Hollywoods dumbing down of great science fiction stories reaches a new low in "I Robot".  Issac Asimov wrote the robot stories as a reaction against the typical killer robot stories that were the staple of early sci-fi:

 

    "I became tired of the ever-repeating robot plot... I saw them as machines...They might be dangerous but surely safety factors would be built in."  - Introduction to "Robot Visions"

 

What were the writers thinking, when they discarded the most fundamental idea of Asimov's stories?  The sad truth is that they didn't think about it at all.  The studio wanted to make an FX heavy summer spectacular about killer robots, and tacked on Asimov's name to lend the film a patina of Sci-Fi legitimacy.  I thought the film was an insult to Asimov and his fans.

 

 

(One further observation.  Prejudice is a central theme of the movie, so why are all the scientists white?)

Whut about the whole plot arround Sonny? :laugh:

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Hmmm, I have not seen the movie yet, neither have I read Asimov's books yet... :)

 

But I did see The Outer Limits episode: "I, Robot"...

 

And I enjoyed that. :) Is the character Adam Link in the movie adaptation? :)

 

It was sad when Adam got crushed from the truck in the last scenes from pushing the little girl out of the way. :)

card360t.jpg

Adam Link, and the fedora-hatted man played by Leonard Nimoy is in the corner... :laugh:

irobot.jpg

Adam Link, and Thurman Cutler (Leonard Nimoy, in the remake of the old Outer Limits episode.

lastresort.jpg42.gif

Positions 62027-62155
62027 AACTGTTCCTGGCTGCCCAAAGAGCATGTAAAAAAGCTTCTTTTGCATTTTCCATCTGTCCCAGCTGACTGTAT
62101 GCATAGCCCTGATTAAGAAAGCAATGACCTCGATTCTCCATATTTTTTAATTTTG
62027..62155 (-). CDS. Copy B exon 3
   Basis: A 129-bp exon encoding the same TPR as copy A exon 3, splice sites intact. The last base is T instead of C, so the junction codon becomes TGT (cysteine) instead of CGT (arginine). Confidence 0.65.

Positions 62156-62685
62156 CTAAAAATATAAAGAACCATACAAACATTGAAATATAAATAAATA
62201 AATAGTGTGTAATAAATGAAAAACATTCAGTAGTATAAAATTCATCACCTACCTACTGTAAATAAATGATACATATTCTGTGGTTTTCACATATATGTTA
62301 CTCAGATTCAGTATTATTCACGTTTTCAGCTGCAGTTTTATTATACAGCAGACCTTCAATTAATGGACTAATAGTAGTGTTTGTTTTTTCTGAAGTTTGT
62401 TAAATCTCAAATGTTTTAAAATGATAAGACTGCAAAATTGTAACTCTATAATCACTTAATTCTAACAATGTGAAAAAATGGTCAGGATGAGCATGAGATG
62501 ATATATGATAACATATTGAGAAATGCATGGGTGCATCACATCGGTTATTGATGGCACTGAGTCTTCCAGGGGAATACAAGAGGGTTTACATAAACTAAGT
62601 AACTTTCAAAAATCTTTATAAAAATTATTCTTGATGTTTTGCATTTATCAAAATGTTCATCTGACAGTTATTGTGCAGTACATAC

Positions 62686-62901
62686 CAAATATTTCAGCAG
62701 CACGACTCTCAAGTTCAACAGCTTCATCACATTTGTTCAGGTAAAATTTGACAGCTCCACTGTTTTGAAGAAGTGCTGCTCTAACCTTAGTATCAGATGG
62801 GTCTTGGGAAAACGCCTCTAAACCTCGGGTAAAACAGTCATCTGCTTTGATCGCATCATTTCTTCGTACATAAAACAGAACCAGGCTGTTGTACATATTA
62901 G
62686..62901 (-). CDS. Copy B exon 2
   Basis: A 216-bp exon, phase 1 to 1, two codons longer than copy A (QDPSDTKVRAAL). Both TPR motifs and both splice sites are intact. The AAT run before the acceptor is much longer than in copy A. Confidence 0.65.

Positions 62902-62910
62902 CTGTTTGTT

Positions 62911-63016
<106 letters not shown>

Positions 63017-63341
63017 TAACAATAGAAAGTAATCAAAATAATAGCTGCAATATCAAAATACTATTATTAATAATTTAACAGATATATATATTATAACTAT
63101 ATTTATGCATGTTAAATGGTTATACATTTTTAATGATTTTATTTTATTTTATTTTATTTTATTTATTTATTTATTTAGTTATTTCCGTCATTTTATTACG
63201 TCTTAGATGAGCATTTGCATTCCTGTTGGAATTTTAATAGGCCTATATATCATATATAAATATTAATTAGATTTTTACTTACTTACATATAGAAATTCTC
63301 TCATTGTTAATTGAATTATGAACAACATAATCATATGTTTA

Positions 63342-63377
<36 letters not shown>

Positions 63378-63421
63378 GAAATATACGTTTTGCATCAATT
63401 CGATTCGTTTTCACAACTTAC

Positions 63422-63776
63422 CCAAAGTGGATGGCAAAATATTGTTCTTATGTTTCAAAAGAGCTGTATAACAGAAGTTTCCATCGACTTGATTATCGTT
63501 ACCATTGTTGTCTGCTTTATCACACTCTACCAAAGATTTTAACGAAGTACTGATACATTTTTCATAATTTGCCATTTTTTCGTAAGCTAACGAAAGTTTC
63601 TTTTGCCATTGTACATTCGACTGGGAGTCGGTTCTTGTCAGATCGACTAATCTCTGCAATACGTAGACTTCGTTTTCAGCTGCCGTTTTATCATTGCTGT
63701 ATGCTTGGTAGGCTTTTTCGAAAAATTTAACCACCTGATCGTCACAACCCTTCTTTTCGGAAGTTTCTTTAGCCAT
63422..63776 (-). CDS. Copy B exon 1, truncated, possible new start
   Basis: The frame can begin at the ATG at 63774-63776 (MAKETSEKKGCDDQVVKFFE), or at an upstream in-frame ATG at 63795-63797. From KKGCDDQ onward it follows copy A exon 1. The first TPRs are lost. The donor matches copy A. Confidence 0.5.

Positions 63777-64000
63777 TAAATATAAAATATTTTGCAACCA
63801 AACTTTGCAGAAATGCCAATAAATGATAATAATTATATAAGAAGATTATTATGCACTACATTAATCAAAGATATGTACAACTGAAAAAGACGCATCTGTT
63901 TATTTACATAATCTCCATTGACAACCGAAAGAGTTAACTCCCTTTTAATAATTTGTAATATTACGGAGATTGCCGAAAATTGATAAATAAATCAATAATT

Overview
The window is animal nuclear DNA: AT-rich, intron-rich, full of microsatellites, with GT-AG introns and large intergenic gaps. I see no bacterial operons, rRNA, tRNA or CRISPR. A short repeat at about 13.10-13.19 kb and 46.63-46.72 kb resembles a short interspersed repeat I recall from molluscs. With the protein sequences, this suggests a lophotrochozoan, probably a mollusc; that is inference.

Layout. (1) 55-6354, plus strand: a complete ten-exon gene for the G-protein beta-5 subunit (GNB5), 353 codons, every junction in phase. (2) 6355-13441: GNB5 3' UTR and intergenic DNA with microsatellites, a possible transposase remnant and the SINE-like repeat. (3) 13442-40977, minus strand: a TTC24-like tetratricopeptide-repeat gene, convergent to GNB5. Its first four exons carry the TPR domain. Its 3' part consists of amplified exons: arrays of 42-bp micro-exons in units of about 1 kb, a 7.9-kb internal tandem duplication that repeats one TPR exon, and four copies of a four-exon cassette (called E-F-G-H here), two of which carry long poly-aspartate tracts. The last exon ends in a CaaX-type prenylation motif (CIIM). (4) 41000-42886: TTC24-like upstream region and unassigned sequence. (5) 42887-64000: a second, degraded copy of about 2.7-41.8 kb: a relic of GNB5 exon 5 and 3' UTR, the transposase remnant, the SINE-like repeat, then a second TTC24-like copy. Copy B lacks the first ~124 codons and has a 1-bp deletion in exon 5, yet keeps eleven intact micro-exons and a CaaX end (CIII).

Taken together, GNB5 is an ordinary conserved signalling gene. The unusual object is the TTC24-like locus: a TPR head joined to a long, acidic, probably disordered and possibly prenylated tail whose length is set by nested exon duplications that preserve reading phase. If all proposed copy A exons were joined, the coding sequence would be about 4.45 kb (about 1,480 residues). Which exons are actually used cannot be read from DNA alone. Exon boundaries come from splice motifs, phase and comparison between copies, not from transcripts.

Edited by drwho42

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I have not seen the movie yet so I can not say anything about that but I really wish they would have made the first book of the robot books. As I robot is a book all by itself. I have read all the books in the robot, empire and foundation series they would have been so much better for them to make. IMHO

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I am going to re-read the book before I see the movie. The last time I read I' Robot was almost 20 years ago. S. hit, I am starting to feel old! :laugh:

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I find that Hollywood is changing a story to just get viewers. The whole point of the story was to warn about the the robot-killing movies and books. What do we have now? Why isn't the film a collection of short stories? Where is the main robot in question? It had a name. It's not mentioned in the trailer. The movie is about the nature of robots and humans not the robot takeover.

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... but just because the scientists LOOKED white doesn't mean they are.

You would have a good point if this were real life and we could meet the characters and find out that they grew up in a multi-ethnic family. However, my point is, that the movie has anti-prejudice as a central theme- yet, casts all the blue collar characters as African- Americans and all the scientists as white. It may have been a coincidence, but it seems like a glaring example of stereotyping to me.